xTaskNotify() taking way too long to switch task

I just did some quick measurements and noticed that from the moment a task of lower priority sends a xTaskNotify() notification to the only task of higher priority, it takes 44.4us on a 32bit PIC running at 200MHz. That is 8,880 cycles… (I corrected this as I initially thought it was 4 cycles / instruction) but just found out it is not because of pipelining) this unrealistically long…

I already had configUSE_PREEMPTION set to 1 so I assume adding taskYield() in the line immediately after it would not make any difference, just to be sure, is that correct?

I also did try adding adding taskYield() immediately after but it made no difference…

In order to make it switch immediately, what do I need to do?

Thank you

are you absolutely sure that no higher priority interrupt kicks in between the xTaskNotify() and the take? Best would be a deep trace; alternatively, can you use Tracealyzer?

The PIC32 context switch code is probably longer than that for any other port, but I’m not sure how many cycles it takes.

I checked and no other task has higher priority. All other tasks are priority 1 and there is only 1 task at priority 3.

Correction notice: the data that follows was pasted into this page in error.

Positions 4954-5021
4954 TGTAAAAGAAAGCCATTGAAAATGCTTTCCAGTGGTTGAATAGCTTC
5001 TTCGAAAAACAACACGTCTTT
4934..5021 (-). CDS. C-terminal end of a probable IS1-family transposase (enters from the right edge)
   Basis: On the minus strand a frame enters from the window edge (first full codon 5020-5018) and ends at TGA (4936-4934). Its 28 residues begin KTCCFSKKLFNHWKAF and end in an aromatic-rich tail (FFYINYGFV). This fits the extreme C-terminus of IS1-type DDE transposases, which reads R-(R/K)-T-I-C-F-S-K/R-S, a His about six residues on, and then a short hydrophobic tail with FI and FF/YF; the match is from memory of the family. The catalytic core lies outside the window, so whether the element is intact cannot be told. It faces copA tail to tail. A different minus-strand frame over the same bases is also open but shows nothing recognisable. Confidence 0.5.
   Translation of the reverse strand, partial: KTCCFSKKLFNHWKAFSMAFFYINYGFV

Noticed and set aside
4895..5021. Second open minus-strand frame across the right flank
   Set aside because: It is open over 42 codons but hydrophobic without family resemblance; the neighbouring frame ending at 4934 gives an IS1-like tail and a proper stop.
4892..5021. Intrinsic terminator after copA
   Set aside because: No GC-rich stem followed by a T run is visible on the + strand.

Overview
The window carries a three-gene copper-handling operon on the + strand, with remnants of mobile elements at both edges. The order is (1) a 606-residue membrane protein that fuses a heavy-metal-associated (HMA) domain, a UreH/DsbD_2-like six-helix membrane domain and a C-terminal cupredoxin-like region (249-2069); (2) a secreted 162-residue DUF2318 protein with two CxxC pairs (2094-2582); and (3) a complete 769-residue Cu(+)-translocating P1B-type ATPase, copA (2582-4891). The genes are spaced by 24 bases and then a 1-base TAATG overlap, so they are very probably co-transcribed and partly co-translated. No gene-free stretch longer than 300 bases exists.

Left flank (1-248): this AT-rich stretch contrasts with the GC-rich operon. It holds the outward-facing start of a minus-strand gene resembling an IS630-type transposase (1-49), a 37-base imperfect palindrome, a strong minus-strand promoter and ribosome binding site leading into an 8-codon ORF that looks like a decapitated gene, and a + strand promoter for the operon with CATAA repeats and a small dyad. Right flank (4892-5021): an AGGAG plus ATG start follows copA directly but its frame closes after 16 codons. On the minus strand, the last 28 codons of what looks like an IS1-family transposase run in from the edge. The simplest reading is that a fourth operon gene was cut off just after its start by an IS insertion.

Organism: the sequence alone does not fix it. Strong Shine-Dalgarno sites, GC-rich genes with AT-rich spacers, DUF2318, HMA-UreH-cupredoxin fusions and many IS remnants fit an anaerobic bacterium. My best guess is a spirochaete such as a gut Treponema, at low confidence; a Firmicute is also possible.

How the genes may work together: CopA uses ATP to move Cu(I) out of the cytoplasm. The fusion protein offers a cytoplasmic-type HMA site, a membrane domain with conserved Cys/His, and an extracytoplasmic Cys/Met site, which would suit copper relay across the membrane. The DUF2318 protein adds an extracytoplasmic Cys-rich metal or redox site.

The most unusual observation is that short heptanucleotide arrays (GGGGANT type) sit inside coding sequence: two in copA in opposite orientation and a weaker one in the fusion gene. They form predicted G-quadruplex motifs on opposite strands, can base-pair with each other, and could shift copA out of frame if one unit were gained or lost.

What else could it be?

@rtel, you mention that PIC32 is probably longer. To me 8,880 cycles (I just updated the value mentioned in the OP which I incorrectly put to 2,200) for a context switch following a notification still seem way too much. But being a newbie that might be completely wrong. So just so I know, to get a feel for it, would it be generally possible for it to takes 8,880 instructions?

Thank you as always :slight_smile:

The code is here https://github.com/FreeRTOS/FreeRTOS-Kernel/blob/main/portable/MPLAB/PIC32MZ/port_asm.S#L152 and here https://github.com/FreeRTOS/FreeRTOS-Kernel/blob/main/portable/MPLAB/PIC32MZ/ISR_Support.h - note one cycle does not necessarily map to one instruction - some instructions may take multiple cycles.

I found what it was. There was a “fast” logging function which was supposed to be only few cycles but when looked at the code it turned out to be quite lengthy.

Thank you @rtel and @RAc as always! :slight_smile: